Grady D. & Ryan A. Oklahoma

The Case for Vaccinations

Mandatory vaccinations would greatly help our country.

 Dear Future President,

We know that you will have to deal with many problems throughout the four years you are in the office. A more transparent problem is that many people don’t realize that mandatory vaccinations would greatly help our country. Multiple major diseases have been eliminated or reduced by vaccinations. If we were to stop using vaccinations, it could lead to many major epidemics that could not be prevented. For example, smallpox was a major disease in the late 1700s, and caused 400,000 deaths during its reign. Because of scientists’ invention of the vaccine, smallpox has been successfully eradicated. The effects and spread of polio have been greatly decreased thanks to vaccines as well.

Although vaccines have done much good to help people, they are not perfect, just like anything else in this world. Especially when vaccines were first invented, they used to contain small amounts of thimerosal, a mercury-based compound. Another problem, one that affects one in a million children who receive a vaccine, is that they will have an allergic reaction that could kill. As we know, people have different beliefs, some of which do not condone vaccinations. One big thing that contradicts mandatory vaccinations is that the U.S. Constitution’s First Amendment states that "Congress shall make no law respecting an establishment of religion, or prohibiting the free exercise thereof." This means that technically we would be going against the Constitution to make vaccines mandatory.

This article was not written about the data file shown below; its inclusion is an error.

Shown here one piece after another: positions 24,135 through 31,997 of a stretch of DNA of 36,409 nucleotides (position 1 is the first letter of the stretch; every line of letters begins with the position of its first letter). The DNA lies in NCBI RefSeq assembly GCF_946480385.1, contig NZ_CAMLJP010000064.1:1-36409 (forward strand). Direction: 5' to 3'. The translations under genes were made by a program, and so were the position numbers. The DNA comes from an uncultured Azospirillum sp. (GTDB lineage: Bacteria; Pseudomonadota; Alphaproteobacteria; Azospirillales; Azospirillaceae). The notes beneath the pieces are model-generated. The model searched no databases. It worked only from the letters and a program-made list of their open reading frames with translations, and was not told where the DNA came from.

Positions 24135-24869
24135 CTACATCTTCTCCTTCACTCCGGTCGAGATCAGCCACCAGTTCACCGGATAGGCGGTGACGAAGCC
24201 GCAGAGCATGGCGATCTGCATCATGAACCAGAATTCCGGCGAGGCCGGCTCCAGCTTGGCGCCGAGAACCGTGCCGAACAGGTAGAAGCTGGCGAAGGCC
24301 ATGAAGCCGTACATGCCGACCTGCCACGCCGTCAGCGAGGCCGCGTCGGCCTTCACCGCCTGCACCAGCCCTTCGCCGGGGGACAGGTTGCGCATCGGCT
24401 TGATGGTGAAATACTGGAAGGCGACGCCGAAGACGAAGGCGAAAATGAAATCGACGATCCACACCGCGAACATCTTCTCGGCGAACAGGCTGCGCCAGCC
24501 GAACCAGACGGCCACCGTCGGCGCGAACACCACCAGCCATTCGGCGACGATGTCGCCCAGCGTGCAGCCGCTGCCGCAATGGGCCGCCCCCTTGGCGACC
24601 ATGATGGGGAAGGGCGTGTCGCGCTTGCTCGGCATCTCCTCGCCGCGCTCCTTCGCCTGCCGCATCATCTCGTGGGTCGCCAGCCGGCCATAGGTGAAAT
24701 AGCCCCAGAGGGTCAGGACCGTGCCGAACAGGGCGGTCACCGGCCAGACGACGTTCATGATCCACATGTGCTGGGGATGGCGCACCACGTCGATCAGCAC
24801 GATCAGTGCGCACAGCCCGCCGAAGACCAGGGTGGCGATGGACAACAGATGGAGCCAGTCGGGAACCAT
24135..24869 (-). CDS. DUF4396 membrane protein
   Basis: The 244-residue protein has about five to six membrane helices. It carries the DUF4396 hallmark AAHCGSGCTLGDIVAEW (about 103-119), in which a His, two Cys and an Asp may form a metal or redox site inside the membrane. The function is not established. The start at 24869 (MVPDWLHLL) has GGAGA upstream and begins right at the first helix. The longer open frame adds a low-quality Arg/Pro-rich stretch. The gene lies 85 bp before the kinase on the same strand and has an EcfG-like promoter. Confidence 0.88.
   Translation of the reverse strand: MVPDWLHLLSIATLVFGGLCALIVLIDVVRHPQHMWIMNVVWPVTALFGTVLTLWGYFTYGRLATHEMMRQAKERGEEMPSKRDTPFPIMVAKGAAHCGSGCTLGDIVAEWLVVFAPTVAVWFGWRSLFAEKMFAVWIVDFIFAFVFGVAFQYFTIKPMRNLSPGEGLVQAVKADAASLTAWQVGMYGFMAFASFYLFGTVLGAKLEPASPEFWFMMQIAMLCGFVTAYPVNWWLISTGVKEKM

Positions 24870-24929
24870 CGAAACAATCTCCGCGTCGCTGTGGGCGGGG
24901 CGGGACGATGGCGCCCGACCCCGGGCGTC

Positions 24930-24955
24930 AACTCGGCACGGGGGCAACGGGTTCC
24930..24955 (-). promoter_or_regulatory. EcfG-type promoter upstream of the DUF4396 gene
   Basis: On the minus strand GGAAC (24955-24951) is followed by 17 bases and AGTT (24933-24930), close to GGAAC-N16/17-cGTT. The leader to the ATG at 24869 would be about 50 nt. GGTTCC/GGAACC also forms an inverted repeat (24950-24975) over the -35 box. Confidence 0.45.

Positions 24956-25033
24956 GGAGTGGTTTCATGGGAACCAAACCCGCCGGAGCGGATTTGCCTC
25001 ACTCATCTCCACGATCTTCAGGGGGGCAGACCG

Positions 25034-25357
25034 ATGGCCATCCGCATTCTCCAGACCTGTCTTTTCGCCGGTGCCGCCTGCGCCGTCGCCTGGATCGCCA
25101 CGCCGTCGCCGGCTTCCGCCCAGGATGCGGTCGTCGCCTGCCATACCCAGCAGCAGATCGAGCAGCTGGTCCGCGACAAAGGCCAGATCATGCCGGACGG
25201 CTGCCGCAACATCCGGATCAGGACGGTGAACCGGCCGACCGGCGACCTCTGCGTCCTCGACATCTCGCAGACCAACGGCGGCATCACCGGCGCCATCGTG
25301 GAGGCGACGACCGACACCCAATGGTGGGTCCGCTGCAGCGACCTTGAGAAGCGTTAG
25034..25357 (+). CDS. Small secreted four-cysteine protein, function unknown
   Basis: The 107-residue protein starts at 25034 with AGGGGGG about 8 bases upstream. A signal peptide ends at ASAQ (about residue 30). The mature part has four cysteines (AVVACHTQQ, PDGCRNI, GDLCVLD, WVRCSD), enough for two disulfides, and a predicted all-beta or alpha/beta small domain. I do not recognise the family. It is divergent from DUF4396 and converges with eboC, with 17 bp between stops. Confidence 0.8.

While there are many negatives, there are also lots of positives. The most important being that vaccines can save children’s lives. According to Shot@Life, vaccines save 2.5 million children every year from preventable diseases. CDC estimated that 732,000 children were saved from death by diseases by vaccines between the years 1994 and 2014. If we didn’t have the invention of vaccines, many of the people we know and love would not be around today. While there are minuscule doses of deadly ingredients in vaccines, they are at an amount small enough not to cause harm. Back to thimerosal, while it is deadly in large doses, it is an insufficient amount to be toxic in such small doses. In fact, children are more likely to encounter deadly bacteria and viruses while doing daily activities than anything in a vaccine shot.

While there are a few cons to vaccines, compared to the pros, it is evident that mandatory vaccination would not have a negative impact on our country. In fact, in 2008 Barack Obama said, “There is every reason to get vaccinated, but there aren't reasons to not." If you were to do something to make vaccinations mandatory, I believe you will not regret it.

Many Thanks,

Grady D. & Ryan A.

Our References:

"Vaccines" ProConorg Headlines. Not Applicable, 19 Sept. 2016. Web. 06 Oct. 2016.

"Vaccines Do Not Cause Autism." Centers for Disease Control and Prevention. Centers for Disease Control and Prevention, 23 Nov. 2015. Web. 06 Oct. 2016. 

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Classen SAS 8th Grade English

Students from Ms. Sutton's 8th grade English classes in Oklahoma City, Oklahoma.

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